A new vision for Swan Lake

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Dada Masilo and Dance Factory Johannesburg. Photo by John Hogg

Montreal-based dance company Danse Danse specializes in bringing contemporary dance movements from around the world to the Montreal stage, and this week they’re hosting South Africa’s Dance Factory Johannesburg and their choreographer/lead dancer Dada Masilo with their interpretation of the classic Swan Lake.

Masilo’s take on the fairy tale is an envelope-pushing affair that fuses classical ballet with African dance styles and takes aim at many of South Africa’s lingering social taboos, including homophobia, AIDS stigma and the legacy of apartheid. Ahead of this week’s performances, Cult MTL contributor James Oscar interviews Danse Danse founder Pierre Des Marais about the show.

James Oscar: As a cultural institution (Danse Danse), your mandate of diversity is just unbelievable. I have to applaud you. What do you think diversity brings to the world stage?

Pierre Des Marais: We cannot just be in the white ballet world. There’s so much on offer around the world from Asia, South America, Africa and Europe, and that diversity of style is totally incredible. We [at Danse Danse] could present every week practically with what is available around the world. We cannot financially and physically, but it is what gives us the chance to show our public here what is being done right now elsewhere.

JO: Now with choreographer Dada Masilo and Dance Factory Johannesburg’s Swan Lake, you seem to be offering your audience new narratives. How do you feel about dance companies taking old narratives and changing them into something new?

PDM: The interesting thing is how do they reinterpret such a classic and bring it to their own culture, their own style of dancing — and how do they change it. Every choreographer wants their own touch and Dada Masilo does it in a very uncanny way. For us contemporary dance is usually non narrative, but with Swan Lake it is such a well known ballet — practically everybody knows the story, but Dada Masilo twists it and brings the movement from a classical point of view and really brings it somewhere else.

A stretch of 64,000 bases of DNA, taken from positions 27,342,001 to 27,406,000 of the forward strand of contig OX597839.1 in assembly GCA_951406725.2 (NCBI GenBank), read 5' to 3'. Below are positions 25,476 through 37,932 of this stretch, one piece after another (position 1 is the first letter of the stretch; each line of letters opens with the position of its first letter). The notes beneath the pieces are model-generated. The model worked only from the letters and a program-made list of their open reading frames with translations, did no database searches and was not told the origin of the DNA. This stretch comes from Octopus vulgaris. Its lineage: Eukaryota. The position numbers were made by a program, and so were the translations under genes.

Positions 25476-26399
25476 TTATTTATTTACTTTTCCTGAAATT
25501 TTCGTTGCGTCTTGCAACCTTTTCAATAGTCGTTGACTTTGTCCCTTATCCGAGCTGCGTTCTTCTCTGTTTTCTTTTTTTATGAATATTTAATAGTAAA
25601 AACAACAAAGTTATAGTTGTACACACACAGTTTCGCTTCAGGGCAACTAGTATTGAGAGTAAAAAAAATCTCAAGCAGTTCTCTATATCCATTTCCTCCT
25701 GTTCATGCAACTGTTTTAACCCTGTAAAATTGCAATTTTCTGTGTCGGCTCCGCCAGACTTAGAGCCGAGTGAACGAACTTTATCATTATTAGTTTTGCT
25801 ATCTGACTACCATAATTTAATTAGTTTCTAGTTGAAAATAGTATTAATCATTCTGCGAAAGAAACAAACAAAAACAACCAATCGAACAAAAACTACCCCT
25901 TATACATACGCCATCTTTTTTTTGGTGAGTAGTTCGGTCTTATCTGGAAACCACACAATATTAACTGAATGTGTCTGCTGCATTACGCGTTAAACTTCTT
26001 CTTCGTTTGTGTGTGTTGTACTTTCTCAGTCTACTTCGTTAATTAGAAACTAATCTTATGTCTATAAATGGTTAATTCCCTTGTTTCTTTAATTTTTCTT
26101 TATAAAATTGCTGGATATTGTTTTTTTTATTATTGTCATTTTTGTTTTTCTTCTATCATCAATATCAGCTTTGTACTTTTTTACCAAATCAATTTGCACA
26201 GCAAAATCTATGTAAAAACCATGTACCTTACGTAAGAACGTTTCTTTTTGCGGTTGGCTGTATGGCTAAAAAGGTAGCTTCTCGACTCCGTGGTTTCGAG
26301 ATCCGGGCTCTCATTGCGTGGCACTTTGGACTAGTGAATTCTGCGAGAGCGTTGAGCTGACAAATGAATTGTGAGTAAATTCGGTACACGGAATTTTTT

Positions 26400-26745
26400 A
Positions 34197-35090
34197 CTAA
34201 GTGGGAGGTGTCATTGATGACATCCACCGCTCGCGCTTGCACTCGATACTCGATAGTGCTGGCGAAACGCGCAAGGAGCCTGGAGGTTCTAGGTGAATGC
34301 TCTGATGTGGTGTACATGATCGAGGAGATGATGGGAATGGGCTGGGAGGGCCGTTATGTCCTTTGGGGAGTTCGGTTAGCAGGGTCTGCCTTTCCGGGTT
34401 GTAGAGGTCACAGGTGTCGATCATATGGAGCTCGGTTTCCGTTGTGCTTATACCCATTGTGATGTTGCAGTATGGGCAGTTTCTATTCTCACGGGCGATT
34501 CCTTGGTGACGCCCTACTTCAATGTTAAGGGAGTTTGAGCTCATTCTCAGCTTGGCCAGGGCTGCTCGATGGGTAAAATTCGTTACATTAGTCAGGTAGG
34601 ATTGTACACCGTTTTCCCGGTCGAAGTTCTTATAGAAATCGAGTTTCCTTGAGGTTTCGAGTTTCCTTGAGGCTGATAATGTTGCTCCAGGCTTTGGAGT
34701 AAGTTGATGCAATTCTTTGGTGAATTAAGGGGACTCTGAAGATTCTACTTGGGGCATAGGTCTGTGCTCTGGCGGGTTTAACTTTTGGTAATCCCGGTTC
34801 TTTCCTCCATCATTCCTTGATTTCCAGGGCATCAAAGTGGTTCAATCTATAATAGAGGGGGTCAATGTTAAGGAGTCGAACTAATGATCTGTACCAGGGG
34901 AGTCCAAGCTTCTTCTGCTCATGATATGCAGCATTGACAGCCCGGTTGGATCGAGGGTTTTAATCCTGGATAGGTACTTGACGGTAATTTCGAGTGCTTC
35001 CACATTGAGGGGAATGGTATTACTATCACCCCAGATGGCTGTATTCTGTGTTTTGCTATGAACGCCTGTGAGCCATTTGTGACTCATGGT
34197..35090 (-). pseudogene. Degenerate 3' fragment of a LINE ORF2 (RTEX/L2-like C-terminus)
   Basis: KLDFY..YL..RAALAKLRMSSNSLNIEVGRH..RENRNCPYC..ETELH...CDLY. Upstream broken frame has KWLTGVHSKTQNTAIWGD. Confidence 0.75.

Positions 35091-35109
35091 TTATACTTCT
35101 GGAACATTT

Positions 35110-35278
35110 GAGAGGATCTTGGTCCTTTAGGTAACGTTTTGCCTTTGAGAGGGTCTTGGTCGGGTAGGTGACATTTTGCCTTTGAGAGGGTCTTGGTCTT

JO: You say in an uncanny way?

PDM: Usually the Prince is in love with the Swan, but now he is in love with another man. These are very much taboo situations in South Africa, so Masilo brings in stories of human interest within the work. The way she mixes styles of dancing within the piece, with tribal African style as well as classical and modern style. She intertwines it in the work.

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Photo by Maurizio Montanari

JO: I read in Victor Swoboda’s Montreal Gazette article of Jan. 7 that instead of the duet normally danced between the Swan and the Prince in Act 2, the Swan (Dada Masilo) will dance a solo. I am very interested in this changing narrative and this idea of mixing cultures. What I noticed is that in your curatorial selections of pieces that come to Danse Danse, you are going beyond that in some ways. I think that the works of the companies you bring in some ways are transforming the narratives, not just adding to it. For example, in the Swan’s solo dance the Swan is going beyond a typical love triangle. You are not bringing to Danse Danse things that are just political, or simply  South Africans doing Swan Lake. You are going beyond that.

PDM: Yes, because every contemporary dance work has some kind of roots, but these roots can be different for different people. That is why we try not to tell too much. We tell to our public what it is, but it’s for them to then develop their own narrative depending where they’re at in contemporary dance. Some of them have seen a lot and some of them have just seen a little bit, but even in abstract work, there is some kind of narrative. We get responses afterwards; “You tell me it was about that but oh my God I never saw that.” But that is what they saw and I think every narrative interpretation is right.

JO: Recently in an article on the New York MOMA’s web project POST-Notes on Modern & Contemporary Art Around the Globe, the curator Luis Pérez-Oramas said, “We should project the proper, unique names of the artists,” perhaps emphasizing the importance of not just the the country of origin. At Danse Danse, you are not just bringing different countries, you are bringing names, big names beyond their countries, Dada Masilo is beyond South Africa in many ways.

PDM: Dada Masilo is a bigger name in Europe than she is in South Africa. Same thing with some of our Quebec companies who are better known outside Quebec than in.

Of course Danse Danse is not a potpourri of different countries. The biggest name in the dance world is still Pina Bausch. Even if people did not see her, they knew of her. For us it is quite important to present choreographers that mark their time, the time we are in. Even if they do it outside their country, just as Hofesh Shechter is doing it outside Israel and Akram Khan is doing it outside Bangladesh. I find it interesting when these artists tackle other genres or they integrate their genres and styles of dancing into a new narrative, into the way they see it.

JO: Anything else to say about what we will be seeing with Swan Lake?

PDM: Keep your mind open. We want the audience to discover something they have not seen before. ■

Danse Danse presents Swan Lake by Dance Factory Johannesburg and choreographer Dada Masilo at Place-des-Arts (Salle Wilfrid-Pelletier, 175 Ste-Catherine W.) from Jan 14–16, 8 p.m. nightly, $34.25–$63.25 (special reduced rates available for those under 30 by calling the box office at 514-842-2112)

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